Building on the lessons learnt during the International Year of Indigenous Languages (2019), the Declaration recognises the importance of indigenous languages to social cohesion and inclusion, cultural rights, health and justice and highlights their relevance to sustainable development and the preservation of biodiversity as they maintain ancient and traditional knowledge that binds humanity with nature.

    But, what is a “mother tongue”?

    According to the United Nations Association – UK (UNA-UK), Your ‘mother language’, or ‘mother tongue’, is the language you spoke from earliest childhood. For most people, this is just one language but children in multilingual families may learn two simultaneously.

    UNESCO considers mother languages to be an essential part of culture and identity, and carriers of values and knowledge.

    They are vital to the preservation and transmission of traditions, expressions, songs, jokes and rituals, which make all our lives richer, adds the Association, which was founded in 1945, advocating for UK action at the UN; and is the UK’s leading source of analysis on the UN; with a vibrant grassroots movement of 20,000 people from all walks of life.

    UNESCO recommends that countries that have a bilingual or multilingual education system (where they use one or more official languages) give its school students the opportunity to use their mother tongue as their language of instruction.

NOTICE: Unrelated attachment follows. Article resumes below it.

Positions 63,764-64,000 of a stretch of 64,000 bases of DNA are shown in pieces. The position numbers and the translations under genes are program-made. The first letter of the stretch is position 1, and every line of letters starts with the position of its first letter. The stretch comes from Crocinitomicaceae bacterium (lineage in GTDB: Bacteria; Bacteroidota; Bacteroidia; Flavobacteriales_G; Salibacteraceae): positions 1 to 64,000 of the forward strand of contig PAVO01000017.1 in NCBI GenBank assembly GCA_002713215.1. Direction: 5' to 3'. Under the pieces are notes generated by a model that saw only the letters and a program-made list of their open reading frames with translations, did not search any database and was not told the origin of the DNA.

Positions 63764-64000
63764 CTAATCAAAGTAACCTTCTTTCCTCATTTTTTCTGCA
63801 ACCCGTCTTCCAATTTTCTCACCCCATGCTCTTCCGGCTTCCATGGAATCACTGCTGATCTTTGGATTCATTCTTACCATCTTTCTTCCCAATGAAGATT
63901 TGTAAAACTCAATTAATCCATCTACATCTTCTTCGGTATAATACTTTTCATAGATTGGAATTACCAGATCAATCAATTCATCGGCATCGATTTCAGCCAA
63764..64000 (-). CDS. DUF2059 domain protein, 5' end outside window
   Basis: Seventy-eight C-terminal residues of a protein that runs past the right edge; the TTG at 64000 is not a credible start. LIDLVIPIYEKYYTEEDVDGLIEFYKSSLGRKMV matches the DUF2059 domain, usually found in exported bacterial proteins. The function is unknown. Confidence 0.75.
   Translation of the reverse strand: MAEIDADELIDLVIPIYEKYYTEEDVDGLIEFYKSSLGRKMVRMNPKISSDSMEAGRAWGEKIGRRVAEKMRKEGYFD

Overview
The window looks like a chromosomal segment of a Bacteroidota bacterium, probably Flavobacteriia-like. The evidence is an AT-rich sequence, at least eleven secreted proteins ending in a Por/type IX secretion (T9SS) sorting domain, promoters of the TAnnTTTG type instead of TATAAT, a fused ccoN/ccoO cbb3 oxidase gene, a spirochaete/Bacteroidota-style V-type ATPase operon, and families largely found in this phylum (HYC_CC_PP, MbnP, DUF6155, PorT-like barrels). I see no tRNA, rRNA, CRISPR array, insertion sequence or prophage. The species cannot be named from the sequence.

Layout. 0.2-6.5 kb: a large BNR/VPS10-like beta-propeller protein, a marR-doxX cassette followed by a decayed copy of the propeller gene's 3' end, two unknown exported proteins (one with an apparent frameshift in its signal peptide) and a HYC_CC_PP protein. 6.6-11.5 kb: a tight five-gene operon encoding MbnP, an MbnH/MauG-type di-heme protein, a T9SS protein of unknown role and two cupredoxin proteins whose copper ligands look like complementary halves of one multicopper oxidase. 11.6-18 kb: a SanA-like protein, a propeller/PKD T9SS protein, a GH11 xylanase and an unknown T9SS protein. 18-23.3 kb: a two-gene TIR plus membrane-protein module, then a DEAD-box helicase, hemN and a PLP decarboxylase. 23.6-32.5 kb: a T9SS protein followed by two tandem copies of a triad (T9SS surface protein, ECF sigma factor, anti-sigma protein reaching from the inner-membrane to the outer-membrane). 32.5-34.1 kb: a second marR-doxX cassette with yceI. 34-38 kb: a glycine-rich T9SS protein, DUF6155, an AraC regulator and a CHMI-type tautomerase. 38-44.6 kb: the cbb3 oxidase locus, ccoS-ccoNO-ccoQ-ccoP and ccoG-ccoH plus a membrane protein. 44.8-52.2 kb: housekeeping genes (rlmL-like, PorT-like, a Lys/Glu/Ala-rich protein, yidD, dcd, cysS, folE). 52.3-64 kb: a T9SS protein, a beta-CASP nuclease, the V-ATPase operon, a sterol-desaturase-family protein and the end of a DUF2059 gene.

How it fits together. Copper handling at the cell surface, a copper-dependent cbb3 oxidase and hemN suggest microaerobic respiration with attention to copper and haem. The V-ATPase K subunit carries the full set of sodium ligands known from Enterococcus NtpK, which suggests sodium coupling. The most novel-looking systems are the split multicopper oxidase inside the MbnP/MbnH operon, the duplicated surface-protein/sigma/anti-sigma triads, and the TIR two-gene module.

Research shows that particularly in early years education, use of a child’s mother tongue helps to create a strong foundation for learning.

    “However, in some countries, a particular language might be preferred for political or cultural reasons. This can result in the domination of one language in education and other public services.”

    People that don’t speak the dominant language or speak it poorly can thus be disadvantaged and in the worst cases, it can lead to discrimination in daily life, exclusion from jobs or services and even oppression, says UNA-UK. “It can also result in other languages becoming endangered and ultimately extinct.”

     

    This piece has been sourced from Inter Press Service

     

    Image: Danilo Valladares / Inter Press Service